1. This story has been circulated for years, but I first discovered it in Paul Lee Tan, Encyclopedia of 7,700 Illustrations (Rockville: Assurance Publishers, 1979), 995.

Bible Gleanings is a weekend devotional column, written for the Murray Ledger & Times in Calloway County, Kentucky. In the event that the column is not posted online, it is be posted for reading here.

Brandon is the founder and main contributor to Brandon’s Desk, the blog with biblical resources from his ministry. He is proud to be the pastor of the family of believers at Locust Grove Baptist Church in Murray, Kentucky. He and his wife Dakota live there with their three dogs, Susie (Jack Russell), Aries (English Shepherd), and Dot (Bluetick Beagle).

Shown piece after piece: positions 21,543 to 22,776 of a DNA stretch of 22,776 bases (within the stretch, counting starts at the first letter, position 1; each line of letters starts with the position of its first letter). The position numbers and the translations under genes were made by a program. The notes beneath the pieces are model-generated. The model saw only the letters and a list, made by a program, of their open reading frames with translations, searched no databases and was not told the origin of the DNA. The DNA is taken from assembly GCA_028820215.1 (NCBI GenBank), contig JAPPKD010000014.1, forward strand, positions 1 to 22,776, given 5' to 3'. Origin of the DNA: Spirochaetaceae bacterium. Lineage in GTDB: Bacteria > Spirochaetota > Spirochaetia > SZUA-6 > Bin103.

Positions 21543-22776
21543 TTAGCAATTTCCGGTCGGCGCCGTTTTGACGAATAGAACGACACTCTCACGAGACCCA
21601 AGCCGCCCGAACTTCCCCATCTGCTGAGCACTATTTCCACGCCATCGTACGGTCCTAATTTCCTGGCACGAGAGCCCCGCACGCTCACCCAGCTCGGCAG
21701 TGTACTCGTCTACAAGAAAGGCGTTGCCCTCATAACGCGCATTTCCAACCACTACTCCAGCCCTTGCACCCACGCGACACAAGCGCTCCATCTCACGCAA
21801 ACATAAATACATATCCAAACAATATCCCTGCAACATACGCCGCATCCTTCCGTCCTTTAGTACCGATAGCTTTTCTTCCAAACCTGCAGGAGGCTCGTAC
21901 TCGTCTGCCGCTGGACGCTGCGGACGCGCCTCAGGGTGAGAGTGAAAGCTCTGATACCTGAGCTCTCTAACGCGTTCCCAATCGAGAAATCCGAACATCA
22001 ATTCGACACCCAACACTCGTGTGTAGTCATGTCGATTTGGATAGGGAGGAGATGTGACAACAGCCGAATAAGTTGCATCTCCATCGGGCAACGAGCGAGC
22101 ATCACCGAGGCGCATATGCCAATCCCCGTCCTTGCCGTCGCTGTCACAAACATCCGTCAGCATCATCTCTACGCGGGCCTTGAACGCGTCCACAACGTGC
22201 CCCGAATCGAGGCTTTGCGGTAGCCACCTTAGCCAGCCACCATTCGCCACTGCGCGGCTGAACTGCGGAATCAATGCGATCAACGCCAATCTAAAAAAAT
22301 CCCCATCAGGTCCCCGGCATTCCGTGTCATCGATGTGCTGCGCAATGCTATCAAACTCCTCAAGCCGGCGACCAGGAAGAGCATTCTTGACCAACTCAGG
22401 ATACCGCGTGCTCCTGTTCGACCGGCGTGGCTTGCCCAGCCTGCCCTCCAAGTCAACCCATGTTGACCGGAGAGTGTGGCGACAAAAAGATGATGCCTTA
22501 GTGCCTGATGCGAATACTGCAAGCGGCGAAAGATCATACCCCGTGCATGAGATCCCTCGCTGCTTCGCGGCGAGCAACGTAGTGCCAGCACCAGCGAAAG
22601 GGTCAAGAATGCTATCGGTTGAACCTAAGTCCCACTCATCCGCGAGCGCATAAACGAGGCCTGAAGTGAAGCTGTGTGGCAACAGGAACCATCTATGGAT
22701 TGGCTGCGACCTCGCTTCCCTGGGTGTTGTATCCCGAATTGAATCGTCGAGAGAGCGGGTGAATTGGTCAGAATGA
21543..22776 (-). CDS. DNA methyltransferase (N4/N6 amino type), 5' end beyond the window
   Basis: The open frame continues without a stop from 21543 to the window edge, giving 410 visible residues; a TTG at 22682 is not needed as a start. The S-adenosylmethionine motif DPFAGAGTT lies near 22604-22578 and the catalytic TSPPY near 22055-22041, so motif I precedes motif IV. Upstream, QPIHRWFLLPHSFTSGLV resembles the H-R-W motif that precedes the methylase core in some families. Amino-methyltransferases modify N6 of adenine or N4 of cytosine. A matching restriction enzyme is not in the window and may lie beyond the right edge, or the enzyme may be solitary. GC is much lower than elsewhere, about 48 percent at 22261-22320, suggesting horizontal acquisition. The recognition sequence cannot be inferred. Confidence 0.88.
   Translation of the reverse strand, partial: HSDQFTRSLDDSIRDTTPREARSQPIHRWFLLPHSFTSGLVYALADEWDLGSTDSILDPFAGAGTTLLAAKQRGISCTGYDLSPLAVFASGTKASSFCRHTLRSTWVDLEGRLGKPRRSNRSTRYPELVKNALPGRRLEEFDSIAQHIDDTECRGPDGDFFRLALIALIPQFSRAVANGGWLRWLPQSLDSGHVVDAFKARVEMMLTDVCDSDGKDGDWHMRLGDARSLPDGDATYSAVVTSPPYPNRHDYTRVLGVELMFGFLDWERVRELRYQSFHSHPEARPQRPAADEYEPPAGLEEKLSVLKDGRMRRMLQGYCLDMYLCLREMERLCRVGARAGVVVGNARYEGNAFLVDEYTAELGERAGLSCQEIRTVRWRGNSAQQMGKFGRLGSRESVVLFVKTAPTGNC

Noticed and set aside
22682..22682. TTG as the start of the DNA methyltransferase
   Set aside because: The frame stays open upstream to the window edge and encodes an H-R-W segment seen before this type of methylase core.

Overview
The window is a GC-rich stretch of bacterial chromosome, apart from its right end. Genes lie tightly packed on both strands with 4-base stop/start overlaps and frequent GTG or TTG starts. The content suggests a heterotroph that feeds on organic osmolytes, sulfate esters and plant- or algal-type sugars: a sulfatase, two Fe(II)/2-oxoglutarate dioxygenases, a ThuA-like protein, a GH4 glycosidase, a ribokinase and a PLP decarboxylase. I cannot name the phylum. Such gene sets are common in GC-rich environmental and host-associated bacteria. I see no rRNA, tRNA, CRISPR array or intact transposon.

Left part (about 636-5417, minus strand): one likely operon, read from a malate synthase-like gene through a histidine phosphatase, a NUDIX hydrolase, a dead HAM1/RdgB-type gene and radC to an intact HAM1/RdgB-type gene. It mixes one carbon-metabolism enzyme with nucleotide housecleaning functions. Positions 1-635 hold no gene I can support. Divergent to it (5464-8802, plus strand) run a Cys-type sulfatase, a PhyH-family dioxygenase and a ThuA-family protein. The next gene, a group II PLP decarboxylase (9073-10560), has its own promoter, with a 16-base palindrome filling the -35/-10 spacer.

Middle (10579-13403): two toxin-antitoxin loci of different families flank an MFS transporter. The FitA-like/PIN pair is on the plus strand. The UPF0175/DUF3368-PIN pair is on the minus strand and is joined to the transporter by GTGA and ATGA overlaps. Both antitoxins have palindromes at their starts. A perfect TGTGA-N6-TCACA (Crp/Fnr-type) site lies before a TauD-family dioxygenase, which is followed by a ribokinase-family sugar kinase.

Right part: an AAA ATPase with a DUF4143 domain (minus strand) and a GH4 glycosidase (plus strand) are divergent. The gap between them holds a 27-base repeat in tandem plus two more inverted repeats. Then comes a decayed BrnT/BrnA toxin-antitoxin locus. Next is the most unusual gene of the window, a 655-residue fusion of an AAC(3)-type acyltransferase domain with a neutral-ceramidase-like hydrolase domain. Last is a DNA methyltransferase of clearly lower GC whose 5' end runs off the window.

Day 20: Offspring of a Virgin’s Womb

“Now the birth of Jesus Christ took place in this way. When his mother Mary had been betrothed to Joseph, before they came together she was found to be with child from the Holy Spirit.” —Matthew 1:18

Larry King used to have a television program, Larry King Live, where he would interview different people and most often the topics were heated or controversial. One time a reporter asked him, “If you could only interview one person in history, who would it be?” Surprisingly, King replied, “Jesus Christ.”

“And if you could only ask Him one question, what would it be?”

“Were you really born of a virgin?” he said.

“Why would you ask that question?”

King replied, “Because that would define history for me.”